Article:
Promoted by Mark Ward-Jones on behalf of the Torfaen Constituency Labour Party at 27 Brunel Road, Fairwater, Cwmbran, Torfaen NP44 4QT.
Nick Thomas-Symonds has attended Torfaen Mind’s Wellbeing Centre relaunch to announce his support for Mental Health Awareness Week after learning that nearly half of UK adults regret not investing more time with those they care about.
Now in its 16th year, Mental Health Awareness Week (16-22 May 2016) focuses on the theme ‘Relationships in the 21st Century’ – the forgotten foundation of good mental health. A new survey of over 2,000 UK adults commissioned by the Mental Health Foundation and conducted by YouGov has found that nearly half of UK adults regret not investing more time in the relationships that matter to them, with men more likely to feel regret than women.
Despite relationships appearing to be held in high esteem, we’re over three times more likely to have made a resolution to improve our physical health than our relationships with friends and family. 40% of UK adults have made a New Year’s resolution to improve their physical health and yet only 11% have made a New Year’s resolution to improve their relationships with friends and family.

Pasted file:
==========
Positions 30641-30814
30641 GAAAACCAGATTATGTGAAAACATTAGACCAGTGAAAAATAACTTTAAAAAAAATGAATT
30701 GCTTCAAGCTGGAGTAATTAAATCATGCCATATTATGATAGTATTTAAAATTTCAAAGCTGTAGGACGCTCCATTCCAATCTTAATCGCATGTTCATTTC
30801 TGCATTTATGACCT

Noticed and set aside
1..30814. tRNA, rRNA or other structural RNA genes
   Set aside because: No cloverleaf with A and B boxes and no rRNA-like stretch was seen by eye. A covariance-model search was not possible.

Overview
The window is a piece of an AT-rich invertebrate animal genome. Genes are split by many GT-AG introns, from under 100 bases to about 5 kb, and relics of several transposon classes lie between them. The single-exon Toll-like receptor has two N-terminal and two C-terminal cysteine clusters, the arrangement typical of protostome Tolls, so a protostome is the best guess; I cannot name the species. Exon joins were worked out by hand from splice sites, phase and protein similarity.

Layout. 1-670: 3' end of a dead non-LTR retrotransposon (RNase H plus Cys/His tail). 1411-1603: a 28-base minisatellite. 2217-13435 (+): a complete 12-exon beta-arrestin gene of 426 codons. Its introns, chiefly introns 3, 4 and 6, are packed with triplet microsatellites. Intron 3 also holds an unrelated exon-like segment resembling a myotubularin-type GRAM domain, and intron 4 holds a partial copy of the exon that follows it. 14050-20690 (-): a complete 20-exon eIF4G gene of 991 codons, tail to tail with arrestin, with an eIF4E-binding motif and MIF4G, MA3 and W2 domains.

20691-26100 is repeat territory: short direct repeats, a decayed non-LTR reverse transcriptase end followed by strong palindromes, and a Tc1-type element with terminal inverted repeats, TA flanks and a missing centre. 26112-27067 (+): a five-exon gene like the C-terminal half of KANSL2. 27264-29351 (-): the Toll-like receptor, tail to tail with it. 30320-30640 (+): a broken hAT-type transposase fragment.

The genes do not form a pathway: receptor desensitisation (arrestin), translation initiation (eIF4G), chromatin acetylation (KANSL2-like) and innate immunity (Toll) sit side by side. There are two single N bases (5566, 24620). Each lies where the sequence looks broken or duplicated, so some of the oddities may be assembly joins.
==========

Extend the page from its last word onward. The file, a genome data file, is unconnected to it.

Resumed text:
The Mental Health Foundation commissioned the survey after conducting an extensive review of global evidence which overwhelmingly pointed to good-quality relationships being key in helping us to live longer and happier lives with fewer mental health problems. The Foundation points out that the influence of social relationships on health and wellbeing is comparable to well-established risk factors for mortality such as smoking.
Mr Thomas-Symonds said,
‘It was a pleasure to meet the fantastic volunteers at Torfaen Mind’s Wellbeing Centre and to see the life-changing work they do with local people. They are encouraging people to invest time creating relationships with those around them and these new findings from the Mental Health Foundation show just how important that can be.’
Jenny Edwards CBE, Chief Executive of the Mental Health Foundation said:
“It’s time to recognise the global body of evidence which tells us that people who are more socially connected to family, friends, or their community are happier, physically healthier and live longer with fewer mental health problems.
“It’s striking that the influence of social relationships on the risk of death is comparable with well-established risk factors. We need to give ourselves permission to spend more of our time in the friendships and relationships that are core to our wellbeing.”